Insurer must revisit 'known loss' provision in case against contractorReprints
An insurer's interpretation of the “known loss” provision in a commercial general liability policy may not have been correct, says an appeals court, in reversing a ruling in favor of the insurer.
Randy Kaady, a mason who operates his business in Damascus, Oregon, was awarded a subcontract for the installation of manufactured stone, which is molded concrete veneer that is shaped and painted to look like stone brick, for a multi-unit residential project, according to Thursday's ruling by the U.S. Court of Appeals for the 9th Circuit in San Francisco in Randy Kaady v. Mid-Continent Casualty Co.
Construction on the project was completed in May 2006, but in September 2006, Mr. Kaady was called back to inspect cracks in the manufactured stone and masonry caps he had installed, according to the ruling.
In December, almost three months after he had inspected the cracks, Mr. Kaady bought a CGL policy from Mid-Continent , a unit of the Tulsa, Oklahoma-based Mid-Continent Insurance Group.
In June 2007, the homeowners association for the project sued its developer, which sued the general contractor, which in turn sued all the relevant subcontractors including Mr. Kaady, alleging that portions of the structures were damaged as a result of defective workmanship.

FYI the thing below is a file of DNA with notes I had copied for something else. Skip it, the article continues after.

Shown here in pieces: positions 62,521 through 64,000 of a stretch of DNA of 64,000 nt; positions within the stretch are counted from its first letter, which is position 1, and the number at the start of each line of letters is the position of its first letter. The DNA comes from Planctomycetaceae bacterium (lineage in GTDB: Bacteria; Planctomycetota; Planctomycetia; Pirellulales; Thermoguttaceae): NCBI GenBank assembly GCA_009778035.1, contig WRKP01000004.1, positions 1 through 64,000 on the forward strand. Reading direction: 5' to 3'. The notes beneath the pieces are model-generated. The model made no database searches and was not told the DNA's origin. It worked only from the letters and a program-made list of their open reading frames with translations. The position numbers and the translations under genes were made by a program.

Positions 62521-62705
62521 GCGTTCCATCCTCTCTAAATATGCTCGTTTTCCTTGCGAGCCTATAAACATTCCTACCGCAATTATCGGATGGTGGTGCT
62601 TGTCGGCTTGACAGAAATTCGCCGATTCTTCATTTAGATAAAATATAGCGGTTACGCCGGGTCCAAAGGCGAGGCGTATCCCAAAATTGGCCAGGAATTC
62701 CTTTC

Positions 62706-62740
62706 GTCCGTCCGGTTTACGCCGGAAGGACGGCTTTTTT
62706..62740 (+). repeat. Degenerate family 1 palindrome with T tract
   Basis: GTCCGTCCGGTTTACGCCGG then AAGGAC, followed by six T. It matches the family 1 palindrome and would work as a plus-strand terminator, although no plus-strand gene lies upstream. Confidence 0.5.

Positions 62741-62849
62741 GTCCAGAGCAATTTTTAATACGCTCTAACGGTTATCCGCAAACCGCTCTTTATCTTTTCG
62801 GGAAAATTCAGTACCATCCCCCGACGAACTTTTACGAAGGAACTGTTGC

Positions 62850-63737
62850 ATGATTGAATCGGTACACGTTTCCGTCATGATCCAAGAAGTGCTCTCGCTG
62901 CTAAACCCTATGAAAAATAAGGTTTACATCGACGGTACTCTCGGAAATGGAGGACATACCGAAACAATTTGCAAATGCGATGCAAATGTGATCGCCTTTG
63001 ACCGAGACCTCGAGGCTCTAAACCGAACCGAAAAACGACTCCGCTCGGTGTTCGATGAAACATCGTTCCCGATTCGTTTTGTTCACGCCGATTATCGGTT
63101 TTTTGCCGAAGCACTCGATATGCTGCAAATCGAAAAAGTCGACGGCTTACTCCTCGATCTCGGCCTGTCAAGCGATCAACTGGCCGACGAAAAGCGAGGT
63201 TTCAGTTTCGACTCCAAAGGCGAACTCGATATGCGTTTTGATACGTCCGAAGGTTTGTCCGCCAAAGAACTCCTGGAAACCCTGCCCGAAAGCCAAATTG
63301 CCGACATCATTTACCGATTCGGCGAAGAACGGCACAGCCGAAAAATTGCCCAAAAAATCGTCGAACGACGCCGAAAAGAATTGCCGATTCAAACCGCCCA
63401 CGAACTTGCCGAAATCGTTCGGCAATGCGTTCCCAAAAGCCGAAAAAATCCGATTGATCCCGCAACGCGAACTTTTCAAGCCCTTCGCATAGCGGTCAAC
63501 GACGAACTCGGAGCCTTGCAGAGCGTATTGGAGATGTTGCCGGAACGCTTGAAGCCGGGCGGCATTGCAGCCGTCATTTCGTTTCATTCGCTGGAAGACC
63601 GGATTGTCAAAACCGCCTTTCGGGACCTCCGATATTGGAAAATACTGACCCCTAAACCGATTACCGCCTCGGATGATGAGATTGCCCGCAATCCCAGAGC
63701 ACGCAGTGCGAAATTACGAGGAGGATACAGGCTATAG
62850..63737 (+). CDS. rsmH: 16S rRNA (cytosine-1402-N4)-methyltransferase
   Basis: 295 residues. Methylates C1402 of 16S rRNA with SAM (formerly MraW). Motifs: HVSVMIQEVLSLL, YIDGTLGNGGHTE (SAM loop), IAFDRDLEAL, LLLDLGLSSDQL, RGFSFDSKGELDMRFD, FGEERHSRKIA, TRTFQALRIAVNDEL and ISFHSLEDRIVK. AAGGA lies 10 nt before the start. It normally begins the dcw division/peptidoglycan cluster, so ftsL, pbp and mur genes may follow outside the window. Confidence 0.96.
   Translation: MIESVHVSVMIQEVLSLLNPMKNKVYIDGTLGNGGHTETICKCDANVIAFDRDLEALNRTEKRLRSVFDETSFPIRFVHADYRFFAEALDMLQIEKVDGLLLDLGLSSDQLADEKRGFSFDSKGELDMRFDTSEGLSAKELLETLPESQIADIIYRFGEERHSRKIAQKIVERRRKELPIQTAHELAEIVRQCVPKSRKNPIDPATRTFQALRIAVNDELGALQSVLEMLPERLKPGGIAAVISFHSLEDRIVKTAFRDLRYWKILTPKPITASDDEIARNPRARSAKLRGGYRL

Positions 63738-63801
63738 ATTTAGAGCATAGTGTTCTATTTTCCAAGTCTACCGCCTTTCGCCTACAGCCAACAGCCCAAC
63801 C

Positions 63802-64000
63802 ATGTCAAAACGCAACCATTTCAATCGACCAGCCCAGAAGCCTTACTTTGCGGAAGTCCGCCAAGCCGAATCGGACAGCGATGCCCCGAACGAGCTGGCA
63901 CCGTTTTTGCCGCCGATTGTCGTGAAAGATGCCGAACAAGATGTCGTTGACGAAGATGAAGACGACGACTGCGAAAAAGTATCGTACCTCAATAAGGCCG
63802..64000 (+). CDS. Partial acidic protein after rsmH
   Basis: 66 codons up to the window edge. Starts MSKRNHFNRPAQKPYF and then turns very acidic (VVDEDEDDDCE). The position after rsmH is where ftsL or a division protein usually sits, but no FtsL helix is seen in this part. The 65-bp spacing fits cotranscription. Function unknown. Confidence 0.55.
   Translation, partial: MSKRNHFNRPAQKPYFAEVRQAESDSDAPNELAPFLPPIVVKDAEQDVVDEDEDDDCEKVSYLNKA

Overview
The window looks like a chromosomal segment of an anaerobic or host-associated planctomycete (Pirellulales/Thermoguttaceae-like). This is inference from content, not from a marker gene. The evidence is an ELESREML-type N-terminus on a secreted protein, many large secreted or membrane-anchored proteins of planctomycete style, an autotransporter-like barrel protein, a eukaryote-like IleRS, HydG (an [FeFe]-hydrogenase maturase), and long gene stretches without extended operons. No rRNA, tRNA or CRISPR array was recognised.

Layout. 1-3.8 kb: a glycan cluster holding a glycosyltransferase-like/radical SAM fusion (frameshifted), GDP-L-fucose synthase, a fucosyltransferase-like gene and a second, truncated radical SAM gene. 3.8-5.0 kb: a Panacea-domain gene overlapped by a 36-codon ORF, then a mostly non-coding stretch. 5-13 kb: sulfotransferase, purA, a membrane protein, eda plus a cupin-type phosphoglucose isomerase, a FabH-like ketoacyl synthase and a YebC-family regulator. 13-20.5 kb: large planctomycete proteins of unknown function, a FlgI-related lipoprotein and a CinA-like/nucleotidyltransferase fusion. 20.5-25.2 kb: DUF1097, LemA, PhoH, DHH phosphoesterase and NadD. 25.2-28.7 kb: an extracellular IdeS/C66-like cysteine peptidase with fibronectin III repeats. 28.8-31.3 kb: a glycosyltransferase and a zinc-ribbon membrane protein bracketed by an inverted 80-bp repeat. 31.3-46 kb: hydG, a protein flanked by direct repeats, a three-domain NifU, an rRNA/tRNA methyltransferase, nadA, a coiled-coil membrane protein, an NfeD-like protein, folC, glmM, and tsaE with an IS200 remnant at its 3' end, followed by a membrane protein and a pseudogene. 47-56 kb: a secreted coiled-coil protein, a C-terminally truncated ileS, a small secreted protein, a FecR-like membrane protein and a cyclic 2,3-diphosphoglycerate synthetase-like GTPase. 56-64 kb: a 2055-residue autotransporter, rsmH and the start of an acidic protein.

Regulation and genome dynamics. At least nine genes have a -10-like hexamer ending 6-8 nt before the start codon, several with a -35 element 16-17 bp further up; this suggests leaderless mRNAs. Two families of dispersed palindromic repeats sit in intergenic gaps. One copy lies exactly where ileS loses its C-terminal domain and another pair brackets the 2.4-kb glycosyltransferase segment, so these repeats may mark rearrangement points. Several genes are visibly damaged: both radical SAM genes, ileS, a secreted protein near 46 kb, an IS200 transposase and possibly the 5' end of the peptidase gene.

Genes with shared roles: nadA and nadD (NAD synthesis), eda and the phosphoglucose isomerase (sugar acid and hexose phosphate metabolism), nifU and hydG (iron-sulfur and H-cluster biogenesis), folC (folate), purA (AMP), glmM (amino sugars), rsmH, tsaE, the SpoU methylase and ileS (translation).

Mr. Kaady settled the claims for an undisclosed amount and then sought indemnification from Mid-Continent. He testified he had not known about any of the damage for which he seeks indemnity: damage to the deck posts and wall sheathing behind the masonry. The insurer denied the claim.
Mr. Kaady filed suit against Mid-Continent. The U.S. District Court in Portland, Oregon, granted summary judgment to the insurer on the grounds the claim was barred by the policy's known-loss provision.
A three-judge panel of the appeals court unanimously overturned the lower court's ruling, holding that Mr. Kaady's knowledge of damage to his own work did not automatically constitute knowledge of damage to the components of the structure furnished by others.
“Rather, the correct inquiry is whether the claimed damage to the structural components was a 'continuation, change or resumption' of the cracks,” the panel said.
“If it was, Kaady's knowledge of the cracks would bar coverage of the claims damage; if not, his knowledge of the cracks wouldn't bar coverage,” said the appeals panel, in remanding the case for further proceedings.